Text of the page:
Double dipping or fair play?

The Social Security Disability Insurance and Unemployment Benefits Double Dip Elimination Act of 2015 (H.R. 918).

(Rep. Reed is a cosponsor of H.R. 918)

ssdiEven though disability benefits are for those who can’t work and unemployment benefits are for those who can work, under current law someone can receive both benefits at the same time,” said (House Ways and Means Subcommittee) Chairman Johnson. “That just doesn’t make sense. This commonsense legislation ends this double dipping and preserves Social Security benefits for only those who truly cannot work. I’m committed to finding real solutions to help the solvency of the Disability Insurance Trust Fund and this bill is a step in the right direction.”

“This is an idea that even the President himself outlined in his most recent budget,” added (Senate Finance Committee) Chairman Hatch. “By closing this loophole that allows for individuals to qualify for both disability and unemployment, we can reduce duplicative spending, as the President’s budget recognizes, and preserve benefits for those that need them most.”

“Protecting a critical program like Social Security should be a bipartisan endeavor,” said (House Ways and Means Committee) Chairman Ryan. “This proposal builds upon a provision in President Obama’s budget, and it’s an important step toward strengthening the Disability Insurance Trust Fund.”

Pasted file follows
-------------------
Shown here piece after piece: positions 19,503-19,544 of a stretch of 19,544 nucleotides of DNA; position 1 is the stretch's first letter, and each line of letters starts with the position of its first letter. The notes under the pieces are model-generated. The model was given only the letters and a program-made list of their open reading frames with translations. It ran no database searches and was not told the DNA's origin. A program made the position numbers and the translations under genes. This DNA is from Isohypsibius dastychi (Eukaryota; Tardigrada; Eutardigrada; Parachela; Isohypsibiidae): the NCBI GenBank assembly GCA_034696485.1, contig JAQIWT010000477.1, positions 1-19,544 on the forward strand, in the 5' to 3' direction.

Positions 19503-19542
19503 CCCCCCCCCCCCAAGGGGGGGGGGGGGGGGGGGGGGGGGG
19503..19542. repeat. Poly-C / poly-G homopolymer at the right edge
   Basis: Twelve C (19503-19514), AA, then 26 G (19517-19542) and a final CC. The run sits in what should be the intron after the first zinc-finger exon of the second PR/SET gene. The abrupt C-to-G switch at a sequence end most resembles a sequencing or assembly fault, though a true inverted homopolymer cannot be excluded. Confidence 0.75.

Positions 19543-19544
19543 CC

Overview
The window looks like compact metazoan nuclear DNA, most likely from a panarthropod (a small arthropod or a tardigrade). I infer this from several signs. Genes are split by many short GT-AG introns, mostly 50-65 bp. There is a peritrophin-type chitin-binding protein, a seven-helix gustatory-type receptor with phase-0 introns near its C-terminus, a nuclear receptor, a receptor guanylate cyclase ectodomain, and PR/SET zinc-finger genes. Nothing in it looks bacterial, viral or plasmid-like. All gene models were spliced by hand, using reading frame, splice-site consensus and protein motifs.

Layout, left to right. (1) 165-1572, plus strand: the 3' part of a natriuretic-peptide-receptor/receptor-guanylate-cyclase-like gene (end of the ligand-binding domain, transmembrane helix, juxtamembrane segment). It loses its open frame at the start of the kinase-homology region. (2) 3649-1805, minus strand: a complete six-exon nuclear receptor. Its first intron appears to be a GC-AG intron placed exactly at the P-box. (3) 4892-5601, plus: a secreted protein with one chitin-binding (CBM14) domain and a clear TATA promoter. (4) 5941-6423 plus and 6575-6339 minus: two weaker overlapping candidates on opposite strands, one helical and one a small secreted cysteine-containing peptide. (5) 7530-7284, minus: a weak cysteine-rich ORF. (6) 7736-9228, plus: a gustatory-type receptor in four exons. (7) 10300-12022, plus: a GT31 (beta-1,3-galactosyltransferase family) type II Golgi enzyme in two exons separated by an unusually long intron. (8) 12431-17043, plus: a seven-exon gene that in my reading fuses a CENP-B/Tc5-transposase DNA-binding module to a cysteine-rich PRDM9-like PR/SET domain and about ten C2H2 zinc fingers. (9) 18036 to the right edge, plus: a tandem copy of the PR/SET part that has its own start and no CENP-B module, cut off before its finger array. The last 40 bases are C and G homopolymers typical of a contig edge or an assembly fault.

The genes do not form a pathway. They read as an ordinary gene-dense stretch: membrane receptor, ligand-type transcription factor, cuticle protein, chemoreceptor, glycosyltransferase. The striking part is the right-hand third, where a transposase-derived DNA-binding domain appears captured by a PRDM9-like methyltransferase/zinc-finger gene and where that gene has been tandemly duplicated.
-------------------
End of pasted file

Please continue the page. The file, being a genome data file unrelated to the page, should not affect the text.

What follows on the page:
It is astonishing how quick Republicans are to agree with President Obama when he proposes something they like. The President’s budget also called for increased funding for SSDI, but Republicans ignore that.

When I read that something is “common sense,” I am suspicious. Is H.R. 918 a good idea?

  • Is it true that disability benefits are for those who can’t work? Tom Reed wants those who can work to forgo benefits. Should those who are disabled and employed be denied disability benefits? That would certainly be a disincentive to working.
  • Are there legitimate reasons that some might qualify for both disability and unemployment benefits? How about a person who becomes disabled while working and is laid off?
  • Should we provide benefits only to those who need them most or rather to all those in need?
  • Would disallowing unemployment benefits to the disabled save enough to make SSDI solvent without any increase in funding?

The motivation for bills often isn’t clear. H.R. 918 might be a responsible effort to save money or a mean spirited effort to shortchange the disabled. Disabled workers now receive an average of $1,146 a month–not much to live on, and one often needs to hire a lawyer to get even that.

According to the Ways and Means Committee fact sheet:

  • In fiscal year 2010, at least 117,000 people received DI and UI benefits at the same time, representing less than 1 percent of total beneficiaries of both programs.
  • The GAO estimates the overlapping cash benefits paid to these recipients totaled over $281 million from DI and more than $575 million from UI. 

Social Security Disability expense is more than $100 billion, so the estimated savings of $281 million are insignificant. This makes me think the motives of the sponsors of H.R. 918 are less than pure; H.R. 918 is another illegitimate excuse for shortchanging the disabled.

© William Hungerford – February 2015

Click to access hr_918_fact_sheet_final.pdf

About whungerford